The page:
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Physician associate (formerly known as physician assistant)

Physician associate (formerly known as physician assistant)

Physician associates support doctors in the diagnosis and management of patients. They are trained to perform a number of roles including:

  • taking medical histories
  • performing examinations
  • diagnosing illnesses
  • analysing test results
  • developing management plans.

They work under the direct supervision of a doctor.

Entry requirements

You will usually need a science-orientated first degree to be able to get onto one of the training programmes available.

Healthcare staff who have a first level qualification in, for example, nursing, physiotherapy or working as a paramedic may also apply to universities providing the education to become a physician associate.


Physician associates have to meet a nationally approved standard of training and practice. This is a requirement of the competence and curriculum framework for physician associates.

Training for physician associates is currently being delivered by a small number of higher education institutions (HEIs), including the University of Aberdeen, University of Birmingham and St George's Medical School at the University of London. The University of Worcester and University of Wolverhampton will be starting courses in September 2014. 

Programmes are usually developed in conjunction with the local/regional NHS organisations.

Physician associate courses involve intensive training over two years, with students studying for 46-48 weeks each year. The curriculum includes many of the same elements as the standard four or five-year medical programme that doctors study. However, it focuses principally on general adult medicine in hospital and general practice settings, rather than specialty care. As well as significant theoretical learning in the key areas of medicine, the course also includes 1600 hours of clinical training in a range of settings including general hospital medicine (350 hours) in addition to, typically, 80 hours each in  mental health, surgery, obstetrics and gynaecology, and paediatrics.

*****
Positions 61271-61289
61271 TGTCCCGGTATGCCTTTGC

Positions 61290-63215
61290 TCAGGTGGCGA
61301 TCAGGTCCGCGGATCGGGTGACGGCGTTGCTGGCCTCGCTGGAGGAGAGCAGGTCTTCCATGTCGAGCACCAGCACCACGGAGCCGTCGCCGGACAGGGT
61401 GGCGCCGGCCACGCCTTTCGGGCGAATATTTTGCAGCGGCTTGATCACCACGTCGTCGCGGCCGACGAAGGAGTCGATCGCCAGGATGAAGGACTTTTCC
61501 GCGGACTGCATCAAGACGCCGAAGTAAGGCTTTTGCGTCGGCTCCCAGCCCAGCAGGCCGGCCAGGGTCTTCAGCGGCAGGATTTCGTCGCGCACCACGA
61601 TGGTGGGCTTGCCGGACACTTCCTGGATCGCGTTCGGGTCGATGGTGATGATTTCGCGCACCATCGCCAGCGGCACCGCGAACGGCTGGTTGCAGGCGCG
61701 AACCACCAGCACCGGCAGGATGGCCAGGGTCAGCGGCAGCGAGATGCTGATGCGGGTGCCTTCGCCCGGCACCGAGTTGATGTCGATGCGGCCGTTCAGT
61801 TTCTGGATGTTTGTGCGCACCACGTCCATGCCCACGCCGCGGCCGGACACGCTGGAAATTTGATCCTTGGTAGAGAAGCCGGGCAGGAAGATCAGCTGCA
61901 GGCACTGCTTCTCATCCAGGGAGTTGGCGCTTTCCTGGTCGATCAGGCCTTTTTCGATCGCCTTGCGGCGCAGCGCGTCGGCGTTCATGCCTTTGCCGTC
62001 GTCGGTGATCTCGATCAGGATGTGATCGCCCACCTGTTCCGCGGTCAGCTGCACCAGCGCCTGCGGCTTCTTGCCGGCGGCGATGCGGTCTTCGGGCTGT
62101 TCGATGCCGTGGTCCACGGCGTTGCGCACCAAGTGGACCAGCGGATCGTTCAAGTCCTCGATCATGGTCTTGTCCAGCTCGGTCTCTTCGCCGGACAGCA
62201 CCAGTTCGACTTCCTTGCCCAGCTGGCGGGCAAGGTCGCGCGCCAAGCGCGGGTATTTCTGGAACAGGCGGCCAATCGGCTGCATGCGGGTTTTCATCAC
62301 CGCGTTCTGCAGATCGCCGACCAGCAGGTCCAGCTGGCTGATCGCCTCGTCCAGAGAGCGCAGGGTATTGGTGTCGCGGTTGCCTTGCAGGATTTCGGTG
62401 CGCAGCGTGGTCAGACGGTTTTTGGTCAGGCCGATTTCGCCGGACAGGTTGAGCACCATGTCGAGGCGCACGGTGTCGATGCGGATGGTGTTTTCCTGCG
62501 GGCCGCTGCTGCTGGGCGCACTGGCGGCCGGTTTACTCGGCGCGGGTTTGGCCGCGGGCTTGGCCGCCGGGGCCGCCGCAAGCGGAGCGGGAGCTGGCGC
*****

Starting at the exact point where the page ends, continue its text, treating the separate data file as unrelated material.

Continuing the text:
As well as academic achievement, applicants for physician associate courses should be able to demonstrate experience of working with the public, an interest in health or social care, and excellent communication skills.

For further details about course availability, content and structure, please contact the relevant universities directly.


All practising physician associates are recommended to register on the PA Managed Voluntary Register (PAMVR) and all graduated physician associates are encouraged to register at: http://www.paregister.sgul.ac.uk/

The UK Physician Assistant Association (UKAPA) and the UK and Ireland Universities Board for PA Education (UKIUBPAE) recommend employers make this a compulsory criterion for employment.


The aim of the profession is to have statutory registration in the future and work is underway to facilitate this.

Further information

Contact the following organisations for more information about the available training programmes.

University of Aberdeen

University of Birmingham (Email: physicianassociate@contacts.bham.ac.uk)

University of London (St George's Medical School) (Email: physicianassistant@sgul.ac.uk)

UK Association of Physician Associates